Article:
Flood Warning Deland, FloridaLocal Weather Alerts

Flood Warning
A River Flood Warning Remains In Effect For...the Saint Johns River Near Cocoa, Above Lake Harney Near Geneva, Near Sanford, Near Deland, And At Astor. ...major Flooding Is Ongoing Above Lake Harney Near Geneva... ...moderate Flooding Persists Near Cocoa, Near Deland, And At Astor... ...minor Flooding To Continue Near Sanford... ...Read More.
Effective: October 22, 2017 at 10:37amExpires: October 24, 2017 at 10:37amTarget Area: Lake; Volusia

Flood Warning
A River Flood Warning Remains In Effect For...the Saint Johns River Near Cocoa, Above Lake Harney Near Geneva, Near Sanford, Near Deland, And At Astor. ...major Flooding Is Ongoing Above Lake Harney Near Geneva... ...moderate Flooding Persists Near Cocoa, Near Deland, And At Astor... ...minor Flooding To Continue Near Sanford... ...Read More.
Effective: October 22, 2017 at 10:37amExpires: October 24, 2017 at 10:37amTarget Area: Lake; Volusia

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Halema‘uma‘u Crate
May 17, 2014
Califorina, Events, Golden Gate Bridge, Pacific Ocean, San Francisco, Vacation 2015, bridge, ocean
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Fort Pulaski, Forts, Georgia, Government building, Military building, Third System Fort, Tybee Island, military structure

Dates Visited

07/07/2014

07/28/2013

Construction of Fort Pulaski began in 1829 under the supervision of Maj. Samuel Babcock assisted by 2nd Lt. Robert E. Lee (1829-1831) and was completed in 1847 after 18 years and almost $1,000,000.

 

We have visited Fort Pulaski a couple times during trips to North Carolina, it is a nice stop just outside Savannah, Georgia.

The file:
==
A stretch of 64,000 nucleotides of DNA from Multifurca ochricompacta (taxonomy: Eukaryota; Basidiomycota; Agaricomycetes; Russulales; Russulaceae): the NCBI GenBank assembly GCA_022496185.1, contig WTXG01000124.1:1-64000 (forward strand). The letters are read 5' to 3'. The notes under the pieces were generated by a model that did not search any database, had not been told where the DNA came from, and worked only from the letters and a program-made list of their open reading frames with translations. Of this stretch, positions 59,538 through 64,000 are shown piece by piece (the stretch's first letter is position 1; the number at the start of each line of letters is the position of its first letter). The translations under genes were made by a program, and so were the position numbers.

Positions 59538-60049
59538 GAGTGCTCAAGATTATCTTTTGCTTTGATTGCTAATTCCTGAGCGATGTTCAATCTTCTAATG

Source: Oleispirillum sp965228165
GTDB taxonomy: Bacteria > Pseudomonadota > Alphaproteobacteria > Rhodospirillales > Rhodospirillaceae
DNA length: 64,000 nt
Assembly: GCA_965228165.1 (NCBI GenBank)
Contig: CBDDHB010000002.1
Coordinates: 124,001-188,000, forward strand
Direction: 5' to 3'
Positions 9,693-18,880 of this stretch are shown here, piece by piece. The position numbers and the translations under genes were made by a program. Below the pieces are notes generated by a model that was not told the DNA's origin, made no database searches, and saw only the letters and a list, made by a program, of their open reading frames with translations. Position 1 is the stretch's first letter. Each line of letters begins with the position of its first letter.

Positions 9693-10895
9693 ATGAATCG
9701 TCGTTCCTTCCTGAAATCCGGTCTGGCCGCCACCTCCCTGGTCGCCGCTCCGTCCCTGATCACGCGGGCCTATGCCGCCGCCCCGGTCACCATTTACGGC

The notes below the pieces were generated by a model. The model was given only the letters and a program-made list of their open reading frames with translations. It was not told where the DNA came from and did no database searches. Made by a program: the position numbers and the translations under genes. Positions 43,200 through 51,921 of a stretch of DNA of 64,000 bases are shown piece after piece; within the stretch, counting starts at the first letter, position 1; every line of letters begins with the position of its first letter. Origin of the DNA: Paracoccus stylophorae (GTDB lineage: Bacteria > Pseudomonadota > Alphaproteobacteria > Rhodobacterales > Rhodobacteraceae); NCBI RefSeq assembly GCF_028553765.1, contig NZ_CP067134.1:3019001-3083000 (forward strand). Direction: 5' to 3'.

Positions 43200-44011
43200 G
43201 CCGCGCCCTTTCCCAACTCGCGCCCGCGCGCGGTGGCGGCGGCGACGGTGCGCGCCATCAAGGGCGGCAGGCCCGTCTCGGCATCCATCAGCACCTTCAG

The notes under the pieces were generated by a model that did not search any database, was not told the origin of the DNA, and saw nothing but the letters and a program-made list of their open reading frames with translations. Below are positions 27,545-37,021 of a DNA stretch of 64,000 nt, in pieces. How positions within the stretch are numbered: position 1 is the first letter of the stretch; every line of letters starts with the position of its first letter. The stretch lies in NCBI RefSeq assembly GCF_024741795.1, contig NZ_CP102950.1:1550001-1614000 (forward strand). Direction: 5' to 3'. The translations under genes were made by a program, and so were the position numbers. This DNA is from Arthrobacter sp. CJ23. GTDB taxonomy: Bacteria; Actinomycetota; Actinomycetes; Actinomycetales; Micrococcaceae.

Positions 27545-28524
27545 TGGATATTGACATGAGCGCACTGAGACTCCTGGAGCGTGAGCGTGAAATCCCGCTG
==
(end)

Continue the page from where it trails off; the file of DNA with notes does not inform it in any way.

Fort Pulaski is a massive five sided masonry fort with walls between 7 to 11 feet thick and upto to 32 feet high. It took approximately 25 million bricks to complete the post. When completed in 1847 the fort could mount 146 cannons but by the start of the U.S. Civil War only 20 were in place.

Georgia State troops occupied the fort in Jan 1861 as the U.S. Civil War became inevitable and held it until 11 Apr 1862 when a Union bombardment breached the fort walls. The breach of Fort Pulaski's walls by the new Union rifled cannons after 30 hours of bombardment signaled the end of the large masonry forts of the Third System. The breach in the southeast angle had exposed the north magazine and 40,000 pounds of powder to Union shells and exposed the fort to possible total destruction by a single shell. The 385 Confederate defenders under Col. Charles H. Olmstead surrendered at 2 pm on 12 Apr 1862 to Union forces under Gen. Quincy Gillmore.

The fort was garrisoned throughout the rest of the U.S. Civil War by Union forces. The breach in the southeastern angle was repaired within six weeks by the occupying Union forces. Fort Pulaski then became a Union prisoner of war camp and housed some 520 captured Confederate officers until July 1865. Thirteen of the prisoners died at Fort Pulaski and were buried across the moat from the north side of the demilune.

Two Endicott Period batteries were constructed north of the fort during the Spanish American War period but appear to never have been armed or garrisoned.

Fort Pulaski was considered invincible.

 

On the morning of April 10, 1862 Union forces asked for the surrender of the Fort to prevent needless loss of life. Colonel Charles H. Olmstead, commander of the Confederate garrison, rejected the offer. 30 hours later and after 5,275 shot and shell were fired against the fort Olmstead raised the white flag.

The quick reduction of Fort Pulaski took the world by surprise and signaled the end of the Third System Forts.

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